Willful blindness and the need for healing

By David Langtry

Published in the Edmonton Journal, March 24, 2014.

 

Later this week I will be an honourary witness at the Truth and Reconciliation Commission’s final national gathering of survivors of Indian Residential Schools, here in Edmonton. It promises to be an emotionally painful, but also healing experience.

The TRC was set up as part of a class-action settlement, the largest in Canadian history, of a lawsuit brought on behalf of tens of thousands of survivors of the schools. They are called “survivors” because the horrific physical and sexual abuse so many endured didn’t kill them. The TRC’s mandate is to uncover these uncomfortable truths and help us move toward reconciliation with Aboriginal peoples in Canada.

Over the past five years, the TRC has heard from thousands of survivors. They have spoken tearfully, angrily, wrenchingly, about being forcibly taken from their families to be crowded into spartan boarding schools plagued by hunger, abuse, disease, and death. Alberta had more residential schools than any other province, so this week’s gathering could be one of the largest. This province alone has 12,000 survivors out of an estimated 80,000 alive today.

Inflicting this trauma on Aboriginal peoples in Canada was not accidental. In the 1870’s the schools became part of an official Canadian policy of forced assimilation designed to “kill the Indian in the child,” drive what was left of Aboriginal populations onto remote reserves, and permit “whites” to settle the West.

The legacy of this policy is visible on the streets of nearly every Canadian city to those who know the story. But most Canadians never learned about it, and indifference is the result.

I grew up in Winnipeg in the 1950s. My upbringing was unusual: racist stereotypes, so common then, had no place in our home. My father saw everyone as equal. He treated everyone with respect.

Aboriginal people have always had a positive influence on my life. My father would take me to Shoal Lake every weekend, where we camped in the heart of a First Nations community and fished from their shores. As a young man, I took a job that involved living and working in First Nations communities throughout Manitoba.

But while I made friends and learned from the wisdom of Elders, I learned nothing about residential schools. Only years later, when I became Assistant Deputy Minister for Child and Family Services in Manitoba, did the deep, enduring impacts of the schools on survivors and their families hit me for the first time.

It helps to remember the schools were established under Canada’s first Prime Minister and were not abolished until the 1990’s. Over 150,000 children passed through them. Research shows psychological trauma is passed from generation to generation. A recent study by University of Ottawa and Carleton University researchers confirms this: the trauma experienced by parents who attended residential schools hurts their children. When multiple generations attended them, the negative effects are cumulative.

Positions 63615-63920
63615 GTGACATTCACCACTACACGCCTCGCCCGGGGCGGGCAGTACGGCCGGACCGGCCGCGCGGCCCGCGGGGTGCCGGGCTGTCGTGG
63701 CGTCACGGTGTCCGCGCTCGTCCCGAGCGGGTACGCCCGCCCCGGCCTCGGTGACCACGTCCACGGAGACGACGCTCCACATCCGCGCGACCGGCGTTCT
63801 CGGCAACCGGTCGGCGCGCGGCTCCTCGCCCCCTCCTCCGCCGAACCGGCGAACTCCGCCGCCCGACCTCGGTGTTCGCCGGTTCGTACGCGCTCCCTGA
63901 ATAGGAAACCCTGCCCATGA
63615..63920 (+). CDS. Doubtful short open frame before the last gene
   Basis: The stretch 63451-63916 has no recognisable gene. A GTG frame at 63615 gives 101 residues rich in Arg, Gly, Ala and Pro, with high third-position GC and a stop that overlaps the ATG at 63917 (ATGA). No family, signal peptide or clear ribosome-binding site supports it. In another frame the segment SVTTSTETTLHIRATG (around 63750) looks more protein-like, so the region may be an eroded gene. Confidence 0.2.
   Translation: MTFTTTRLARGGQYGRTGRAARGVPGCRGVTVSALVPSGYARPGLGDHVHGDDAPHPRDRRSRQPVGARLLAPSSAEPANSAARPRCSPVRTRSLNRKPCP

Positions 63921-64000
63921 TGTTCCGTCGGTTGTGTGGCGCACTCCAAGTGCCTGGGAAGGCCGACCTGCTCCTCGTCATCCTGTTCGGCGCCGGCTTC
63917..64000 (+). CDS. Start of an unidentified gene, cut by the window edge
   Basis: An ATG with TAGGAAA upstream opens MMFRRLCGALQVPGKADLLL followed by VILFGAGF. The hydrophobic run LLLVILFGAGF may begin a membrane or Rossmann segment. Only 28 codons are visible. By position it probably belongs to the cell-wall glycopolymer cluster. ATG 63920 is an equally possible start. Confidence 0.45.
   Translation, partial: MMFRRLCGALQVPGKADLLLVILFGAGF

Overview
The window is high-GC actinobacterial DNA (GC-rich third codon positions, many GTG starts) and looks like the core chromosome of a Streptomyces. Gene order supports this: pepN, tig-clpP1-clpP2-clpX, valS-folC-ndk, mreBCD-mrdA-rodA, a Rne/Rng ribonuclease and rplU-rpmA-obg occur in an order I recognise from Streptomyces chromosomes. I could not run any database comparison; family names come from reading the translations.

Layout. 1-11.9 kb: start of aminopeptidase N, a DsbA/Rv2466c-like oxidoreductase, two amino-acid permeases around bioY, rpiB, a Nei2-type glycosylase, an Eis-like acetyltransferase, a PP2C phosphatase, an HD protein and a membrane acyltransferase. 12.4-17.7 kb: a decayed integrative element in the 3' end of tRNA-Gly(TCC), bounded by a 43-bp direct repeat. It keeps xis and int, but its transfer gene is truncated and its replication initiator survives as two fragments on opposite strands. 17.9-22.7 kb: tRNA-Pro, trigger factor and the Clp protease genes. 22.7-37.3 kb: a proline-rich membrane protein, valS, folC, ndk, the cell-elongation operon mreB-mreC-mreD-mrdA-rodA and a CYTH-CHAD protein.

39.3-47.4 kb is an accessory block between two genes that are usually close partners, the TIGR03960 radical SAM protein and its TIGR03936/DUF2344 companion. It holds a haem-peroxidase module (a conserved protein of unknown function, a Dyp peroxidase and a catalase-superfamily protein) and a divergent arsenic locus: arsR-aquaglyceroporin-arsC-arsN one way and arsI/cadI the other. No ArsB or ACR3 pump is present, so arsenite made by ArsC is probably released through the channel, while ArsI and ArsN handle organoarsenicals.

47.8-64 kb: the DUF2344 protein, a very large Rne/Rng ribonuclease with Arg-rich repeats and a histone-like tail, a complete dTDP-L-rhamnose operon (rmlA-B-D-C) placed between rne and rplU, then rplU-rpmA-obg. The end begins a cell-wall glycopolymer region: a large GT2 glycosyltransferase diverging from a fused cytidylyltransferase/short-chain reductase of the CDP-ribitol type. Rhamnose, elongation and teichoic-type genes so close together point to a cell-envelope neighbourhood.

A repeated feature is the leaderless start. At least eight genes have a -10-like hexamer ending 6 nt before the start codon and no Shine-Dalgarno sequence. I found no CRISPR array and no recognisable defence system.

This helps explain why Aboriginal people in Canada lag behind the rest of us on indicators of well-being such as education, employment, and health. Yet many of us cannot see the connection between the challenges facing Aboriginal people today and the impacts of ruthless government policy. Perhaps our indifference stems from what we were taught in school, or more accurately, what we were not taught.

Willful blindness to the horrors of the schools was government policy. Dr. Peter Bryce, hired by the government in 1907 to report on health conditions at residential schools in western Canada found that in Alberta the mortality rate was a staggering 50%.

Ottawa’s response was to fire Dr. Bryce, abolish the position, stop reporting, and repress the facts. Shortly afterwards, it became mandatory for all Aboriginal children to attend residential schools.

This is among the reasons why this government’s 2008 apology to Aboriginal people is so significant. But that apology, so overdue, was just a first step. The history of residential schools needs to be taught to our children. This was not just a shameful chapter of Canadian history. It is our history. We must not be complicit in willful blindness.

This Sunday, I will personally commit to help make Canadians aware of our shared past and this legacy of trauma. I intend to be part of the process of healing, because only when we know the truth and assume responsibility for it can we find the path to reconciliation between our peoples.

Healing may take generations, but education will help. As TRC Commissioner Chief Wilton Littlechild has said many times, “Education got us into this mess, and education will get us out of it.”

David Langtry is Acting Chief Commissioner of the Canadian Human Rights Commission

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